Pay rates depend on your location, the age of the babysitter and the children, and the number of children being watched. According to UrbanSitter’s 2020 National Child Care Rate Survey, babysitters make an average of $17.73 per hour for one child, $20.30 per hour for two children, and $21.49 per hour for three children.

If you can't get recommendations from friends or family, check sites such as UrbanSitter, Care.com, or Sittercity. Some of these sites provide background checks and references; they may also charge you a fee to access the sitter's contact information.

Nanny

Hate having to rush your tot out the door in the morning? Consider a nanny. "A nanny or in-home provider may be more convenient for parents," says Barbara Willer, deputy executive director of the National Association for the Education of Young Children. A nanny typically has a regular and more involved relationship with the family. They may watch the child for multiple hours every day or on a consistent weekly schedule. "In contrast to a babysitter, nannies [have] decided to dedicate themselves to the child care profession," Heller says. "In addition to experience, some nannies will have a formal education in child development or related fields. They will engage in developmental activities as well as possibly cook or clean for the family."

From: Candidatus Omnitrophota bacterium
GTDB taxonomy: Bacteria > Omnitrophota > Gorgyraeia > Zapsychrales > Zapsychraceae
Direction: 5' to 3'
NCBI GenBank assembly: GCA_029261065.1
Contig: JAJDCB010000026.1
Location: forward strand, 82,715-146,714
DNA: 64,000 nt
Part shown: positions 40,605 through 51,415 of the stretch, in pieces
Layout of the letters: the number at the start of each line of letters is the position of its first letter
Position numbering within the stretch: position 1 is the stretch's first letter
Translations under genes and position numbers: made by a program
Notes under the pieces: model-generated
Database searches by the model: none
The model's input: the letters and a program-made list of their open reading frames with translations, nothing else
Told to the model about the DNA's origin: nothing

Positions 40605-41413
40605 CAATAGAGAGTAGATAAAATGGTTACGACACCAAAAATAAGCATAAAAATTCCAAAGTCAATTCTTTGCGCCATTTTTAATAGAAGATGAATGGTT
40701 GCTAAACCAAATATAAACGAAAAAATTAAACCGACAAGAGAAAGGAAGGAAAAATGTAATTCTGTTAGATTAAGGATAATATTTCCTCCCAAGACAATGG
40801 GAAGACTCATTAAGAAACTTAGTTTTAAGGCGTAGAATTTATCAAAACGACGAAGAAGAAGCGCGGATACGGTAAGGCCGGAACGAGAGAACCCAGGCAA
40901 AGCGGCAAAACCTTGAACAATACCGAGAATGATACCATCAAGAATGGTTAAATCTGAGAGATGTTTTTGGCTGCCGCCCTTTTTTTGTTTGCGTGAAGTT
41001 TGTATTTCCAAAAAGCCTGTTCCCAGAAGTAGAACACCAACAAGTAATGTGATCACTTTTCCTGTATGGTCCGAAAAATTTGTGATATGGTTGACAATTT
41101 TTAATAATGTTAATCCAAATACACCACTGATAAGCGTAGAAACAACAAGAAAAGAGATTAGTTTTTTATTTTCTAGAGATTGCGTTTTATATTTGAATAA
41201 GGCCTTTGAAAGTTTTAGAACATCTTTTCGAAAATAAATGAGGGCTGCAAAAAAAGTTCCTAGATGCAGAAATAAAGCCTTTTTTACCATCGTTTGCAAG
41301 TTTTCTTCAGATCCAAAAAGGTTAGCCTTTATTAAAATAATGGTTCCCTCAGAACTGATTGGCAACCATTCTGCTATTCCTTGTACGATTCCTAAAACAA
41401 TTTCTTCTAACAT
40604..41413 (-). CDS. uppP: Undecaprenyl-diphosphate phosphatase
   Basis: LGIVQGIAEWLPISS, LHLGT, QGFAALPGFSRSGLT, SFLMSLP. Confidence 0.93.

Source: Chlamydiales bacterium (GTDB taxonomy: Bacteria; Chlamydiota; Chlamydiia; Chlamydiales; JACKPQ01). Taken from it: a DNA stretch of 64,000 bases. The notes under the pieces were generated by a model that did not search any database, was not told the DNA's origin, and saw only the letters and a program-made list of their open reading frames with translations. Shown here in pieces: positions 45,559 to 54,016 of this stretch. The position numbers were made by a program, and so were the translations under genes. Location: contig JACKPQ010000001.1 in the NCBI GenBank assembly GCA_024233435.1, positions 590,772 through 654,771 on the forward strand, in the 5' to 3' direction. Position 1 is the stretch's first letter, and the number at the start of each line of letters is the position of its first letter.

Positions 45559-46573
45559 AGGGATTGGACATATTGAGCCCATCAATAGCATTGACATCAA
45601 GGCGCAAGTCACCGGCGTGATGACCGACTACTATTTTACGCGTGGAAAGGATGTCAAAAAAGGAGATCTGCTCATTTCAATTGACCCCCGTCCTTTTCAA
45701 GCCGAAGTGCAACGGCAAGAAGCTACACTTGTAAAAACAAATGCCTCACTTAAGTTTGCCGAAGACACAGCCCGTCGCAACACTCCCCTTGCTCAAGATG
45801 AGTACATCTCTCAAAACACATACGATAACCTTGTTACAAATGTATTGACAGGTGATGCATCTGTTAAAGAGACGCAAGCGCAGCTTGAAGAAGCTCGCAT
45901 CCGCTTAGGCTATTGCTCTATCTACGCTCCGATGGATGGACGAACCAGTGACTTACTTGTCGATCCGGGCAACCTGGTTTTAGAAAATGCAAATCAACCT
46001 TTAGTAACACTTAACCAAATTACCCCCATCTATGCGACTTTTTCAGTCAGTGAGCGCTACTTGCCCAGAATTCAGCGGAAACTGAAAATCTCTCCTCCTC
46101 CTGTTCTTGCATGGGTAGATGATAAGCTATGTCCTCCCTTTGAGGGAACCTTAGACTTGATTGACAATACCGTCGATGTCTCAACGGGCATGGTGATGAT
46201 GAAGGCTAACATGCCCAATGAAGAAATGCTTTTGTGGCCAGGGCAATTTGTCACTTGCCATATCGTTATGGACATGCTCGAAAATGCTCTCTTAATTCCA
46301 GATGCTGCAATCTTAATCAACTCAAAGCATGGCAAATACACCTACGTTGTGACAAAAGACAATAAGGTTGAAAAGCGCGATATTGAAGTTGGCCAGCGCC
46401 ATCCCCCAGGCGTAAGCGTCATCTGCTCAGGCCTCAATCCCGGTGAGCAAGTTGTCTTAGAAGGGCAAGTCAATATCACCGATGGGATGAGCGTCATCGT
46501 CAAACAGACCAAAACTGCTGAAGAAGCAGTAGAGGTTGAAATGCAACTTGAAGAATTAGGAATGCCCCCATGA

Nannies usually charge by the hour, but may be paid once a week or once a month. Rates are often higher than that for a typical babysitter. Hire an agency if you want someone else to take care of background and reference checks. Otherwise, try online resources such as Care.com if you want to browse candidates on your own, or check with local college campuses to see if any students with flexible schedules are looking for work.

Au Pair